Three takeaways from the Red Sox' 6-4 loss to the Yankees on Tuesday night . . .
1) Long relief may be short for the Red Sox in the postseason
The news that Drew Pomeranz won't start Thursday and is dealing with forearm soreness was ominous -- to say the least. While the Sox aren't concerned enough to order up an MRI for the lefty, it seems a fair bet that he won't pitch again this season. Pomeranz wasn't going to crack the postseason rotation and would likely have been relegated to relief duty. Now, even that seems a stretch.
Add that development to the continued absence of Steven Wright and the Red Sox are missing 40 percent of their rotation from late July and early August.
Healthy, both would have been stretched-out and available to provide multiple innings in the postseason.
Of course, most teams would prefer to not have to rely on long men in the postseason, since their very appearance in a game would signifiy that a starter got knocked out early.
When that happens, however, it's nice to have experienced, dependable arms to cover innings and not impact the bullpen's high-leverage pitchers.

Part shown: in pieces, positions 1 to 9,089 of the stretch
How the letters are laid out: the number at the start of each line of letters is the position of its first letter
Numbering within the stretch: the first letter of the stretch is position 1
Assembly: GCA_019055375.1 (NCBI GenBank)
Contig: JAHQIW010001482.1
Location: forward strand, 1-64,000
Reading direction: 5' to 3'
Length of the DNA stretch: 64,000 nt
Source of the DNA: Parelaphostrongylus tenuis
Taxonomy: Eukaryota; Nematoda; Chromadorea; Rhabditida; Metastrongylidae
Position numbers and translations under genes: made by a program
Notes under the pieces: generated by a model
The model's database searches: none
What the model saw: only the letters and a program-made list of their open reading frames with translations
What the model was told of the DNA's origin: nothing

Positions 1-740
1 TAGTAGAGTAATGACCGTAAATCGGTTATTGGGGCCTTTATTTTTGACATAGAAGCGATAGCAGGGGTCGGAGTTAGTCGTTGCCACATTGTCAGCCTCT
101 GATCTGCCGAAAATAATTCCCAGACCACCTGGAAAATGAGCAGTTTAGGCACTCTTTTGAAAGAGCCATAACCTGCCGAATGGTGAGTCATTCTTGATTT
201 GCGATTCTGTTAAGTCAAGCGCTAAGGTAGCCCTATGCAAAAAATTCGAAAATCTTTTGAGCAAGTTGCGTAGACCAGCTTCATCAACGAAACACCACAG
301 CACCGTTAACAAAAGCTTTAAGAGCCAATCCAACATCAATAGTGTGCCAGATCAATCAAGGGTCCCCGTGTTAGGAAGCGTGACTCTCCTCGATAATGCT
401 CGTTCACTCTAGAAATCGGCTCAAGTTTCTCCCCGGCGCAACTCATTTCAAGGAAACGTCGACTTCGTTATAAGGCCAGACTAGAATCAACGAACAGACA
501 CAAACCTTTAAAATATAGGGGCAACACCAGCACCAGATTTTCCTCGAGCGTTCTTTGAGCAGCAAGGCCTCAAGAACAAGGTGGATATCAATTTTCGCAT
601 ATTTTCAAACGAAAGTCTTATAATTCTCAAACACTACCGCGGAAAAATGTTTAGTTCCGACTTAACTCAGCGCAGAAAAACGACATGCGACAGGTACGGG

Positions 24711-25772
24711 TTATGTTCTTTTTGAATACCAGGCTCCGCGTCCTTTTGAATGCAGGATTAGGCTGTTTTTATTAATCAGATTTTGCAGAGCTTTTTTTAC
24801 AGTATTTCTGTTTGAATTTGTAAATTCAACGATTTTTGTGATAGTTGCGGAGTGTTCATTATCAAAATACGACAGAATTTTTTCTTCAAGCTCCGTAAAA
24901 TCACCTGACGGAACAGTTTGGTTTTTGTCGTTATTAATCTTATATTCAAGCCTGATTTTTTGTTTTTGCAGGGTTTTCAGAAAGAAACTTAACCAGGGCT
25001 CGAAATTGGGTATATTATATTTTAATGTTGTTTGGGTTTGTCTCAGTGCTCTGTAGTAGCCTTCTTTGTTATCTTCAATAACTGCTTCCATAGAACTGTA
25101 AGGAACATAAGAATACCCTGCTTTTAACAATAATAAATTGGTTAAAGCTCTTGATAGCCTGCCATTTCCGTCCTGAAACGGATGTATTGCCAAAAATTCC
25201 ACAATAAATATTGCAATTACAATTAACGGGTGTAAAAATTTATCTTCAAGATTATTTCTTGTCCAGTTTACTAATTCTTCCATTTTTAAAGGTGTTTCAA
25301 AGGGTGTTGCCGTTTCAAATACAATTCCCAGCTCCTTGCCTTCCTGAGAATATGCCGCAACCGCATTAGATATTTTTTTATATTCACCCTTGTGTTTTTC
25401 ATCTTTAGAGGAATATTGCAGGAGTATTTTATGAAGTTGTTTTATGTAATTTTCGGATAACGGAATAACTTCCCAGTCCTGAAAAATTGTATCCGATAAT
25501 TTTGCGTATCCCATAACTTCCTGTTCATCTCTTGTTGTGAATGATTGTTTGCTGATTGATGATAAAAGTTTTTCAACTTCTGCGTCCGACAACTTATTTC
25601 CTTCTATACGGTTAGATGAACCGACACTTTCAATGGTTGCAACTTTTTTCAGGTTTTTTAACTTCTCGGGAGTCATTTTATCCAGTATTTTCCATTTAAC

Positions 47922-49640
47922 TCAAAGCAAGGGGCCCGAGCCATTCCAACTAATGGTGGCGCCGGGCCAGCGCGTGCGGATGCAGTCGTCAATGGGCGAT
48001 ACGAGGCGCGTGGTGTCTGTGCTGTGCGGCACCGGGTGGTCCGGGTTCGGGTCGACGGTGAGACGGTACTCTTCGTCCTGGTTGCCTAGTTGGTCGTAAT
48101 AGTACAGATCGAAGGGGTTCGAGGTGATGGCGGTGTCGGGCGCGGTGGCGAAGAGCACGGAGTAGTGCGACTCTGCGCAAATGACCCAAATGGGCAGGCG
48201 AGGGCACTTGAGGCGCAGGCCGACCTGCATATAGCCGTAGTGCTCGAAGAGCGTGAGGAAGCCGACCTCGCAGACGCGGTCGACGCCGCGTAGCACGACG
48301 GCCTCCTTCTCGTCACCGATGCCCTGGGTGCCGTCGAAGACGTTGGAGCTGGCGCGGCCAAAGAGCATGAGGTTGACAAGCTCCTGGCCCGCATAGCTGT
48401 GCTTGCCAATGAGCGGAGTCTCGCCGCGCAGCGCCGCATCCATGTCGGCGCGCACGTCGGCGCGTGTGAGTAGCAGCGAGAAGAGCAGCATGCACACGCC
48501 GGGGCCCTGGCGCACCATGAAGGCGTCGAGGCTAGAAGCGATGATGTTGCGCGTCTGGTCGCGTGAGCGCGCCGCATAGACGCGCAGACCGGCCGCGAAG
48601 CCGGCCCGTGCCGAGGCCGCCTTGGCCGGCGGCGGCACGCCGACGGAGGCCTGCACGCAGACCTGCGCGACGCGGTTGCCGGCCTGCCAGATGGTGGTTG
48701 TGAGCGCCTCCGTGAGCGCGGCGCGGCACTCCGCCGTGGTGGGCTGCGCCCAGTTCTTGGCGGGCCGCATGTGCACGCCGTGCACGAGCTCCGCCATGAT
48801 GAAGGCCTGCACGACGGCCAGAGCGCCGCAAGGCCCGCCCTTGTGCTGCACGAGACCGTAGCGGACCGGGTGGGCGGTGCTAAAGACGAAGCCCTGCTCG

Now, in such a scenario, the Sox will likely have to turn to either Robbie Ross Jr. or Heath Hembree.
2) Is Aaron Hill heating up?
In the month of September, Hill has posted a line of .381/.409/.571. On Tuesday night, he blasted a pinch-hit homer.
Admittedly, that's a relatively small sample size. But Hill has had better at-bats of late, especially against lefties.
It's doubtful that he'll take over third base -- now or in the postseason -- full-time, since John Farrell has two left-handed hitting options, with Travis Shaw and Brock Holt. Shaw certainly more power and has shown the ability to go on hot streaks at the plate.
But Hill is a veteran player, albeit one with little postseason experience (11 at-bats in the Division Series for Arizona in 2011) for a 12-year veteran.
And one other benefit: Hill is a .373 career hitter as a pinch-hitter, making him a valuable part off the bench in games started by either Holt or Shaw.
3) One loss is all it took for the second-guessing to resurface
The Sox had won 11 straight before Tuesday's loss, which quickly re-introduced criticism of Farrell.
Starter David Price had given up four runs through six innings, but the Sox rallied for two runs off Tommy Layne in the seventh to tie things at 4-4.
At 76 pitches, Price went back out for the seventh and promptly yielded a two-run homer to Tyler Austin, giving the Yanks another two-run lead.
Price hadn't been sharp in the first six. With expanded rosters, plenty of available relievers and a rested bullpen after a day off Monday, why stick with Price?
Offered Farrell: "You go with a right-hander they’re going to go with [Mark] Teixeira and [Brian] McCann with that right-field porch,” Farrell said. “Wanted to keep the (right-handed hitters) in the ballgame, (but Price) mislocated over the plate.”